This page outlines a tour of the Core Sound region of North Carolina’s central coast, and of nearby destinations that exemplify the maritime heritage of Down East communities.
To some North Carolinians, the phrase “Down East” refers to all of eastern North Carolina, from the tobacco-and-barbecue zone along the Virginia border at the northeast, to the swamps and bays along the South Carolina border that mark the beginning of the Low Country. To residents of the central coast, however, Down East is the geographically remote but culturally fertile Core Sound region of Carteret County. Northeastern Carteret County encompasses vast plains of coastal marsh, punctuated by small fishing villages along the inland side of Core Sound; across the sound is the Cape Lookout National Seashore, now a federally maintained nature preserve and popular recreational area, but once the site of maritime towns that were for centuries vital pulse points in the history and economy of North Carolina.
Core Sound is a region rich in folklife. Its traditions of boat-building, decoy-carving, and working on the water make it one of the most distinctive cultural enclaves in North Carolina. In considering the history of Core Sound, there is a temptation to equate the region’s geographic isolation with cultural isolation – to conclude that these people’s traditions grew in a sequestered environment, with no influences other than the culture brought by the first settlers. But the people of Core Sound live by the water – both literally and figuratively – and their maritime heritage has linked them throughout their history to a much wider Atlantic culture. Carteret County’s marshes and back creeks make Core Sound remote from the rest of North Carolina, but even the earliest whalers on the Outer Banks were part of an international network of trade and communication and culture that would have been unfathomable to inland Carolinians.
This region’s traditions are highly distinctive, but are drawn from a wealth of cultures. 18th- and 19th-century waterfront homes in Beaufort show the graceful lineaments of Caribbean colonial architecture. In the pre-radio days, news was likely to arrive faster from New York or London than from Fayetteville or Raleigh. Though the extent of their legacy is debated, international pirates infested the North Carolina sounds in colonial times. From the 18th century to present day, coastal Carolinians have had an international and well deserved reputation as expert seafarers, and in their travels around the world – fishing, trading, and serving in the military – they gleaned a worldview that was well ahead of its time in its multinational breadth. Core Sound’s maritime folklife, particularly its boats and handcrafted tools of the fisherman’s trade, reflect that wealth of influences.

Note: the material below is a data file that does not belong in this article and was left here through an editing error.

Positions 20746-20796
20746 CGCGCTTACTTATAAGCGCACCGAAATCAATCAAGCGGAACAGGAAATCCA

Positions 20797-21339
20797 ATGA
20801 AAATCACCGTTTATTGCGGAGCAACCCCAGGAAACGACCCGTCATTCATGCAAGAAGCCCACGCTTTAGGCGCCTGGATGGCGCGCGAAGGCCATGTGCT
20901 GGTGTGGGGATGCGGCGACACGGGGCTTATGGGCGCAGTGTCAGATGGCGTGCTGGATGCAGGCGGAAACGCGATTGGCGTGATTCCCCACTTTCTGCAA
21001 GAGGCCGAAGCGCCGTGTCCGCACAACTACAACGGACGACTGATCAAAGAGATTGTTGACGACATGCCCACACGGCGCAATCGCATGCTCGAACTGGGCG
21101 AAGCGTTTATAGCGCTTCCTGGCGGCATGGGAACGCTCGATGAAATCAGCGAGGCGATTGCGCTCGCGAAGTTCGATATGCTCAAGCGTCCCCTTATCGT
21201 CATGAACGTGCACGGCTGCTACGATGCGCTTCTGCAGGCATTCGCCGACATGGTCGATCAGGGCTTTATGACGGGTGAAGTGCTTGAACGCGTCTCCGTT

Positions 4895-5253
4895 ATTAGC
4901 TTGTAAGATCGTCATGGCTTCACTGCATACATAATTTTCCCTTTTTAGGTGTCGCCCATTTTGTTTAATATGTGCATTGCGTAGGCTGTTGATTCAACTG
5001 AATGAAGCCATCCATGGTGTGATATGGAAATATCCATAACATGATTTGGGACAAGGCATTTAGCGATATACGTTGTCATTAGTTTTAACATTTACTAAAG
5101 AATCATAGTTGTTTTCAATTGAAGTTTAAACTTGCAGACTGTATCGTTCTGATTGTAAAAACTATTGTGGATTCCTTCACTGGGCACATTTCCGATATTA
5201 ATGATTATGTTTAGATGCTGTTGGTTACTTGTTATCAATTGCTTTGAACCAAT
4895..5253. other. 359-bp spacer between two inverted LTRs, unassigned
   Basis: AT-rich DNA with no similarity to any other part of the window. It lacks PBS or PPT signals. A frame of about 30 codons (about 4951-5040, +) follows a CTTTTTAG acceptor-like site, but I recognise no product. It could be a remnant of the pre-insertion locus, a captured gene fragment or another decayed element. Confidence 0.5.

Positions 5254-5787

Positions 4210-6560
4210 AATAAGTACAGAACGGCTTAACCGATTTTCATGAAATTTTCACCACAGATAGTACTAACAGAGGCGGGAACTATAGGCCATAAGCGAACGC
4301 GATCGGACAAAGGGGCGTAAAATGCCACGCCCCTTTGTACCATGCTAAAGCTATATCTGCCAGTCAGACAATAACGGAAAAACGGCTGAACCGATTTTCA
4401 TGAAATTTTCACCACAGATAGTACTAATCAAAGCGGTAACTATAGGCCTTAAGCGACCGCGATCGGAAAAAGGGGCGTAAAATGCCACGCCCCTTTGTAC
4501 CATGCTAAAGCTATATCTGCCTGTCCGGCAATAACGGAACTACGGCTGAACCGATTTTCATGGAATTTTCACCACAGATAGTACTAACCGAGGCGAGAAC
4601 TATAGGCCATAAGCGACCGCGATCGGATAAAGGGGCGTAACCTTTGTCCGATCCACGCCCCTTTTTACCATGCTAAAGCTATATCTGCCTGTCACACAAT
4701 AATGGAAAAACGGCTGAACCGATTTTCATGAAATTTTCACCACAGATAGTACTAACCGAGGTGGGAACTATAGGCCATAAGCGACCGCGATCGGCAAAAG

The tour begins in Beaufort, which is located approximately three hours’ drive east of Raleigh (two hours east of I-95), and can be reached directly by traveling on Highway 70 East. To visit all of the destinations along this itinerary, one needs at least a weekend, or, better yet, three days. While the distances between stops are not great, two involve ferry rides, requiring careful scheduling and plenty of time to cross the sounds.
The hours and availability of ferries vary by season and weather, so be sure to plan accordingly. Getting to Portsmouth, at the northern end of the tour, requires a long but scenic ferry ride across Pamlico Sound from Cedar Island to Ocracoke, and then a shorter passage from Ocracoke down to Portsmouth. The trip from the mainland to Shackleford Banks is considerably shorter than the Pamlico crossing. The Cedar Island-Ocracoke Ferry is operated by the state of North Carolina, and information about schedule and reservations can be found here, or by calling the Department of Transportation, 1-877-DOT4YOU. Ocracoke-Portsmouth and Beaufort/Harkers Island-Cape Lookout ferry trips are offered by commercial operators, a list of whom can be found here.
There are several hotels and bed and breakfast inns in Beaufort. Morehead City, just over the bridge from Beaufort, has several motels and bed and breakfasts, as do the beach communities along Bogue Banks, like Atlantic Beach, which are a very short drive from Morehead City. Likewise, there are many excellent restaurants in the Beaufort-Morehead area. There are a handful of restaurants on Harkers Island and in the small communities to the north. Harkers Island has a couple of lodging choices, and there is one motel and restaurant, The Driftwood, next to the ferry at the northernmost tip of Cedar Island. Shackleford Banks and Portsmouth are both located in the Cape Lookout National Seashore. Information about park amenities can be found here.